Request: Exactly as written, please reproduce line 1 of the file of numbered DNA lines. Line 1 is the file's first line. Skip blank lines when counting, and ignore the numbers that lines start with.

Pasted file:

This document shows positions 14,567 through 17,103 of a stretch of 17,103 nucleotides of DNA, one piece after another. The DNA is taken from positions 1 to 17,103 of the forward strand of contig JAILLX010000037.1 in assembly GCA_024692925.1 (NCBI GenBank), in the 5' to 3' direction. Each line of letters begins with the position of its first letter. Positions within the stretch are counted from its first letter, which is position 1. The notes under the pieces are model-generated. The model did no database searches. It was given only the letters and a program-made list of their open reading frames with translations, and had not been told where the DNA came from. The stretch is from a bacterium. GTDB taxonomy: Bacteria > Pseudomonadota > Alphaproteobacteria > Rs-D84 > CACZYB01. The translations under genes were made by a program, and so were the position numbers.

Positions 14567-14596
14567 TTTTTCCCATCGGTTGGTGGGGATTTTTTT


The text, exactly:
This document shows positions 14,567 through 17,103 of a stretch of 17,103 nucleotides of DNA, one piece after another. The DNA is taken from positions 1 to 17,103 of the forward strand of contig JAILLX010000037.1 in assembly GCA_024692925.1 (NCBI GenBank), in the 5' to 3' direction. Each line of letters begins with the position of its first letter. Positions within the stretch are counted from its first letter, which is position 1. The notes under the pieces are model-generated. The model did no database searches. It was given only the letters and a program-made list of their open reading frames with translations, and had not been told where the DNA came from. The stretch is from a bacterium. GTDB taxonomy: Bacteria > Pseudomonadota > Alphaproteobacteria > Rs-D84 > CACZYB01. The translations under genes were made by a program, and so were the position numbers.